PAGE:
Suspect Charged in Case of Murdered Russian Journalist

October 01, 2007 11:40 AM
by findingDulcinea Staff
Accusations of a cover-up follow the indictment of a former Chechen official in connection with the ’06 murder of Anna Politkovskaya, a reporter known for her Chechen war coverage and opposition to Putin.

30-Second Summary

21 Sept.—Russian authorities charged Shamil Burayev with complicity in the murder of Politkovskaya, a journalist on the independent Russian newspaper Novaya Gazeta.

Burayev once governed the Chechen district of Achkhoi-Martan and ran unsuccessfully for the Chechen presidency.

The principal witness against Burayev is Pavel Ryaguzov, an agent for the FSB, the Russian secret service (formerly the KGB). Ryaguzov attests that, acting independently, he found Politkovskaya’s address on FSB files and passed that information on to Burayev so that he could organize the murder.

Despite this latest development, and the arrest of 10 suspects in August, suspicions remain in the international press that the Kremlin may be implicated in the killing.

One source of skepticism is Reporters Without Borders, an organization working globally for press freedom. It points to a number of holes in the Russian investigators’ case.

For example, Politkovskaya was researching an article, presumably an exposé, on one of Burayev’s enemies at the time she was shot on her apartment block stairwell. Killing her would therefore, it is assumed, conflict with Burayev’s own interests.

In addition, there are doubts as to whether Burayev had the resources to oversee and fund a crime that, according to police reports, involved two separate surveillance teams.

In The Moscow Times, journalist and novelist Yulia Latynina writes that the use of such intensive surveillance is “absolutely not the style of hired killers; it is much more the modus operandi of a government law enforcement agency.”

The ongoing police investigation is likely to make more headlines in the next few days with the approach of Oct. 7, the first anniversary of Politkovskaya's death.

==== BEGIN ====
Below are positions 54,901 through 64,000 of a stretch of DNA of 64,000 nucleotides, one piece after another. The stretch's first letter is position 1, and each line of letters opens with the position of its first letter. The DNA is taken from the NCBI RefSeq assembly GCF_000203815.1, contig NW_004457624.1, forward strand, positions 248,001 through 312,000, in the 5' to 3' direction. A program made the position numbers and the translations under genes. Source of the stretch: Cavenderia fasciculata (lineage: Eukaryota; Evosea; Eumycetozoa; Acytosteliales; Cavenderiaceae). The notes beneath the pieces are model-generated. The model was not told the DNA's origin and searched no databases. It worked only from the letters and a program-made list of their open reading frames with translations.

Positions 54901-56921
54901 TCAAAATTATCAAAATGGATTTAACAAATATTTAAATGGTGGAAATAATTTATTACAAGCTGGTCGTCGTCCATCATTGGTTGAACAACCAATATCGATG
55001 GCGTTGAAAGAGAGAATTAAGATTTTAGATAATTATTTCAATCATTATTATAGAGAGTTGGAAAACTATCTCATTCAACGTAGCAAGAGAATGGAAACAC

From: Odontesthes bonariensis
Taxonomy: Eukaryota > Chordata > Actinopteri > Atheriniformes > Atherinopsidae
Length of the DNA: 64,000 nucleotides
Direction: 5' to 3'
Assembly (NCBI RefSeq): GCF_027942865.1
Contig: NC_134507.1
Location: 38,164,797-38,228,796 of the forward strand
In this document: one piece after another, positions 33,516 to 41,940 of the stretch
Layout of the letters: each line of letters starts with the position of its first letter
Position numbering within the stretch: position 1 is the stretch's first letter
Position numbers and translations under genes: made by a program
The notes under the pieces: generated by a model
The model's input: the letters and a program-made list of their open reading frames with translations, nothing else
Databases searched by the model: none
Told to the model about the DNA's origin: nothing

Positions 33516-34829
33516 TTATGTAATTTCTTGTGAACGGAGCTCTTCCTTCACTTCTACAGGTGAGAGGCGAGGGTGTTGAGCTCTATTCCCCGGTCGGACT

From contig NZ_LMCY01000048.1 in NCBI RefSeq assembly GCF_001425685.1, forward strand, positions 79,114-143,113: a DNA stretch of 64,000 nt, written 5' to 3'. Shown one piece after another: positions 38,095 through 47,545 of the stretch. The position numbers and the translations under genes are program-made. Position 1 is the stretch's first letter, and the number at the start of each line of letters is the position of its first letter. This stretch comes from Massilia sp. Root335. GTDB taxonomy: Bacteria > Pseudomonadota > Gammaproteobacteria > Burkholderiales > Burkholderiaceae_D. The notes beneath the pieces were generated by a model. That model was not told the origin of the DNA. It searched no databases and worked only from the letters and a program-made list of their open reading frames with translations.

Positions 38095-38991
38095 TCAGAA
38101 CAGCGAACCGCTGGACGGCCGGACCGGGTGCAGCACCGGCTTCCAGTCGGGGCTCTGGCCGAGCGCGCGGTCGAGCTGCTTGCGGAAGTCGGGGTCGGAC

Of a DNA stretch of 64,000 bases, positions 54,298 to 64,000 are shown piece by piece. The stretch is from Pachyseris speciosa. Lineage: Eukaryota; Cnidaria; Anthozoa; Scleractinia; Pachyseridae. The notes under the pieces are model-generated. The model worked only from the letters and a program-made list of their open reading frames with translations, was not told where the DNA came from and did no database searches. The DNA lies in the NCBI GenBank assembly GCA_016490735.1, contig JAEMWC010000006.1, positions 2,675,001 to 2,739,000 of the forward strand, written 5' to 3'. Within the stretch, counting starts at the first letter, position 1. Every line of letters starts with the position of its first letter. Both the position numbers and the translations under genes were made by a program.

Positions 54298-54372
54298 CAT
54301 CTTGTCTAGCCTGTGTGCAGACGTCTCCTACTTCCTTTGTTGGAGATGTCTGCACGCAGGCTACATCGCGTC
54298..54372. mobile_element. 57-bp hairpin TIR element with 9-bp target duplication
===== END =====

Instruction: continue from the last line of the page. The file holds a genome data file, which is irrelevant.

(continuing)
Headline Links: Developments in the Russian police investigation

Reactions: Evaluating the Russian police

Opinion: Skepticism in the Russian and American press

Key Players: Politkovskaya and Putin

Anna Politkovskaya

Born in 1958, raised in America and Russia, and the mother of two children, Politkovskaya was best known for her coverage of the conflicts in Chechnya. Chechen separatists have fought Russia for independence since the collapse of the Soviet Union.
Russian President Vladimir Putin

Vladimir Vladimirovich Putin was born in 1952 in Leningrad. For almost two decades, he worked in the KGB, the Russian secret service, and was elected president of the Russian Federation in 1999. He is now serving his second term as president. The Russian constitution limits the president to a maximum of two terms, but there has been much press speculation that Putin may seek to hold on to the reins of power after his presidential tenure has ended.

Background: Dangers facing the Russian press

History: Chechnya and Russia

Related Links: Politkovskaya's last book; Chechen capital Grozny

'A Russian Diary'

Anna Politkovskaya’s diaries, covering the period from the Russian parliamentary elections in Dec. '03 to Aug. '05, were published posthumously in 2007. Publishers Weekly described "A Russian Diary" as recording “with dismal and sardonic exactitude the encroaching power of the State.”

Update: Police say they have identified the killer


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